Book Printing–Passing Grade
John Boylan, president of the Quebecor Books group at Quebecor Printing (USA), feels 1998 will be viewed as successful in his company’s targeted markets. Quebecor, he reveals, used the year as a chance to focus on its strength segments, thus concentrating resources in areas where it could provide customers quality and service while still maintaining profitability.
Heading into 1999, an excess in industry capacity is one of Boylan’s primary concerns.
“The new presses being added to the existing capital stock provide substantially higher output than the equipment being replaced,” he remarks. “The net impact is that capacity is increasing faster than the corresponding demand. The inevitable result is intense price competition among printers. Adding to this situation is the fact that very little of the old equipment is scrapped; it either continues on the floor or gets a new life at another company. This only magnifies the over-capacity situation.”
Boylan laments that unless the issue of the supply/demand imbalance is addressed, margins will only continue to decline, hurting printers and, inevitably, the level or service and quality provided to customers.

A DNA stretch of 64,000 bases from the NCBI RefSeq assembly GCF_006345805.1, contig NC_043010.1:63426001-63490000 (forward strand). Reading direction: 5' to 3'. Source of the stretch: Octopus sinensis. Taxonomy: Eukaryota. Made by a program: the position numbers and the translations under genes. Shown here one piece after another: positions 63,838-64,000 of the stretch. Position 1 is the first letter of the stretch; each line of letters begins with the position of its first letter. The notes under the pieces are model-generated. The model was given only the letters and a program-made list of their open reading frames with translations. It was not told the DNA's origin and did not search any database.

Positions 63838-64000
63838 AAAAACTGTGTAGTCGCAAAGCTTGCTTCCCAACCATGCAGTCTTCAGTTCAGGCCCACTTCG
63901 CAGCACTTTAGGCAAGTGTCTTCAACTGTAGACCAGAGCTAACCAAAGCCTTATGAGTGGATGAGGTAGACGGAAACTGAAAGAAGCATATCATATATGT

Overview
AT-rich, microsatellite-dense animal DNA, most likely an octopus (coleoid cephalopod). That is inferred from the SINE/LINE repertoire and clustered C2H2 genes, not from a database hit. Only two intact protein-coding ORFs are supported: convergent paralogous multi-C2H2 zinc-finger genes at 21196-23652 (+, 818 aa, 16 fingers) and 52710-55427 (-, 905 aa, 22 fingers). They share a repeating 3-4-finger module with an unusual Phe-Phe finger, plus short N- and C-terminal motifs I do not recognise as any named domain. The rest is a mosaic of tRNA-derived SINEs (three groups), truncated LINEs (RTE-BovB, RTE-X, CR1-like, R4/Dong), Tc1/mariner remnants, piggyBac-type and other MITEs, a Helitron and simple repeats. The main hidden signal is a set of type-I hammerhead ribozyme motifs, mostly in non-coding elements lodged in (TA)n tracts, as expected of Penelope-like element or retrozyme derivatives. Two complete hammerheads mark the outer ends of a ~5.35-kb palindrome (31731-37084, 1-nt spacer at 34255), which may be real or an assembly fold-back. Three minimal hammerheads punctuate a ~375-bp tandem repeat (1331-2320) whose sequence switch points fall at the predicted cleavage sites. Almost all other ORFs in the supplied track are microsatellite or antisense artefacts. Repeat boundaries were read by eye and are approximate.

Still, he sees 1999 as a year of opportunities for book manufacturers positioned to take advantage of them.
“We are improving our focus, lowering our cost structure and rationalizing our position with respect to the market environment facing us,” Boylan says.
Terry French, marketing manager of Courier Corp., North Chelmsford, MA, describes 1998 as a tremendous year for his company. Not surprisingly, the education market spearheaded the charge, along with a solid influx of business from the religious segment.
Even with a reduction in the software documentation market, where the number of printed manuals is dwindling considerably, the education market has been lucrative.
“Enrollments have increased within all levels of education and funding is up,” French notes. “More and more educational books are now four-color; we’ve expanded our four-color capabilities significantly in the last few years and it’s paid off for us.